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Using ENUM types with PostgreSQL and Castle ActiveRecord

December 21, 2012

One thing I really love about PostgreSQL is ENUM types, which basically allow you to create enumerations as datatypes and use them just as you would any intrinsic type.  For example, I have an ENUM called UnitsEnum that allows me to represent a unit of measurement (cup, teaspoon, gallon, etc).  I then use this data type in various database columns, functions, views, whatever.

These data types are simple to create with the following command:

CREATE TYPE UnitsEnum AS ENUM ('Unit', 'Teaspoon', 'Tablespoon', 'FluidOunce', 'Cup', 'Pint', 'Quart', 'Gallon', 'Gram', 'Ounce', 'Pound');

From that point on, you can use UnitsEnum just as you would a varchar or an int or a Boolean datatype, using it to define column definitions, using it as a function parameter or return value, etc. For all practical purposes, it’s now built into Postgres:

CREATE TABLE RecipeIngredients
(
  -- Stuff here
  Unit UnitsEnum NOT NULL --Unit column of type UnitsEnum
);

select count(1) from RecipeIngredients where Unit = 'Teaspoon';
--Yay!

select count(1) from RecipeIngredients where Unit = 'Crapload';
--Error is thrown

As far as the user is concerned, the data type appears to be a string that simply errors out when the value is not within a certain allowed set, and in fact strings can implicitly convert to an enum (but not numeric types which I’ve found odd).

Using an ENUM as a column type would be somewhat analogous to creating a text column, but creating a foreign key constraint on a table of measurements which contained the strings in the enumeration above. However, on the heap table the ENUM is actually stored in its numeric representation which could possibly make binary searches a bit faster. One could argue that you could also do the same by using a numeric data type to hold enumerations, and then set CHECK constraints to limit the values. This would be equally nice, however I really like being able to see the string representations of these types when I’m performing ad-hoc queries on my database. This is the best of both worlds.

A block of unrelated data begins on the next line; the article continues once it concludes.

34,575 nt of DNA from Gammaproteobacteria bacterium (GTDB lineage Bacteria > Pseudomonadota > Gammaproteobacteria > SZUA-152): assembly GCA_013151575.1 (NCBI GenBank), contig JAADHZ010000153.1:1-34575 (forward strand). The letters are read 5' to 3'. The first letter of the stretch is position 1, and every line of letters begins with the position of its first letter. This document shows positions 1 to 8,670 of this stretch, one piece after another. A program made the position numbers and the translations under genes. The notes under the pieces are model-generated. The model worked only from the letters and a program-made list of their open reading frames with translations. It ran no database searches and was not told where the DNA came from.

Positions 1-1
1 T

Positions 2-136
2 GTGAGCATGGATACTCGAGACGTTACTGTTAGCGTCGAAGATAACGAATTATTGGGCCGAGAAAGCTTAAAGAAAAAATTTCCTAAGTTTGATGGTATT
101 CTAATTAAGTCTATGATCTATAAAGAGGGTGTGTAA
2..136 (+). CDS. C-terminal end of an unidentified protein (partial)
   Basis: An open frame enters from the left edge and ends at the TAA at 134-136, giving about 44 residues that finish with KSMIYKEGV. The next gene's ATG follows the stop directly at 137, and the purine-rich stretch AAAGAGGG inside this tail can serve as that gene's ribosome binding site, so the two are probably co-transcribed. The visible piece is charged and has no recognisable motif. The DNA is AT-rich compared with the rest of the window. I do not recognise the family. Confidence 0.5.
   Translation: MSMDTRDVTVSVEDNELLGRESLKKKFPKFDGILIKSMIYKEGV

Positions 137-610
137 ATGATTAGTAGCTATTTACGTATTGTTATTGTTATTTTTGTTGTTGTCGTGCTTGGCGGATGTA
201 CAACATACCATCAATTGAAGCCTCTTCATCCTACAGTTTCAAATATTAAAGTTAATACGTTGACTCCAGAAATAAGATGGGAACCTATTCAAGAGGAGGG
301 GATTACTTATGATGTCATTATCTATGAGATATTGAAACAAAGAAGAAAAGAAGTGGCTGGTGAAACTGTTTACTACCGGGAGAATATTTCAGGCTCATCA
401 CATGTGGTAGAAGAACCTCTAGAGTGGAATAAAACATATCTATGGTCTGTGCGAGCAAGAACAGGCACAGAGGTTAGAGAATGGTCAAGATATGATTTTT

While this is awesome from a database design perspective, what would be even more awesome is bridging that data type with the business logic code. In other words, I want the models in my ORM to use C# enums that map perfectly to the defined Postgres type.

Luckily, that’s possible to do with Castle ActiveRecord, and actually quite easy.

First, we’d need a C# enum. It would need to match the types in the Postgres ENUM (the names, that is, as the numeric values don’t actually matter here):

public enum Units
{
   //Individual items
   Unit = 0,

   //Volume
   Teaspoon = 1,
   Tablespoon = 2,
   FluidOunce = 3,
   Cup = 4,
   Pint = 5,
   Quart = 6,
   Gallon = 7,

   //Weight
   Gram = 8,
   Ounce = 9,
   Pound = 10,
}

Now, let’s use this in a model called RecipeIngredient, which represents a usage of an ingredient within a certain recipe:

[ActiveRecord("RecipeIngredients")]
public class RecipeIngredient
   : ActiveRecordLinqBase<RecipeIngredient>
{
   // Various column mappings go here
}

First, we’d add a new column mapping called Unit:

private Units unit;

[Property(SqlType = "UnitsEnum", ColumnType = "KPCServer.DB.UnitsMapper, Core")]
public Units Unit
{
   get { return unit; }
   set { unit = value; }
}

We now have a Unit property of type Units, our C# enumeration of valid units of measurements. So, now the model is restricted to only valid units of measurements, using all the type safety of C#.

There’s a few things to look at on the [Property] attribute for this mapping. First is SqlType. This property defines what type in SQL will be used for this column. This will cause ActiveRecord to use this type when it’s writing database creation scripts and what not.

Next, the ColumnType attribute specifies a managed type that’s responsible for type mapping information used by NHibernate. I’m using KPCServer.DB.UnitsMapper, in the Core.dll assembly. Unfortunately, a mapper class can only represent a single ENUM type. Thus, if you have a bunch of enums, you’ll need to repeat a lot of this logic. To DRY this out a bit, I’ve created a helper base class called PgEnumMapper:

public class PgEnumMapper<T> : NHibernate.Type.EnumStringType<T>
{
   public override NHibernate.SqlTypes.SqlType SqlType
   {
      get
      {
         return new NHibernate.SqlTypes.SqlType(DbType.Object);
      }
   }
}

The reason we need to do this is by default, NHibernate will convert C# enums to their numeric representations (which would be much more database agnostic,) attempting to store their value as a number in your database. Postgres will not cast numeric values to an ENUM type, so you’ll get an error trying to do this. The mapper above says, “No, I need this to be a string in the SQL you generate.”

Now, we can use this PgEnumMapper for each of our enums:

public class UnitTypeMapper : PgEnumMapper<UnitType>
{
}

No need to add anything to UnitTypeMapper, it’s perfectly fine the way it is. You’d want to create a PgEnumMapper derived class for each C# enum you want to support in your ORM of course.

That’s all there is to it! You can now use ENUM types in Postgres and magically have them map to C# enums. Wow I love Postgres.

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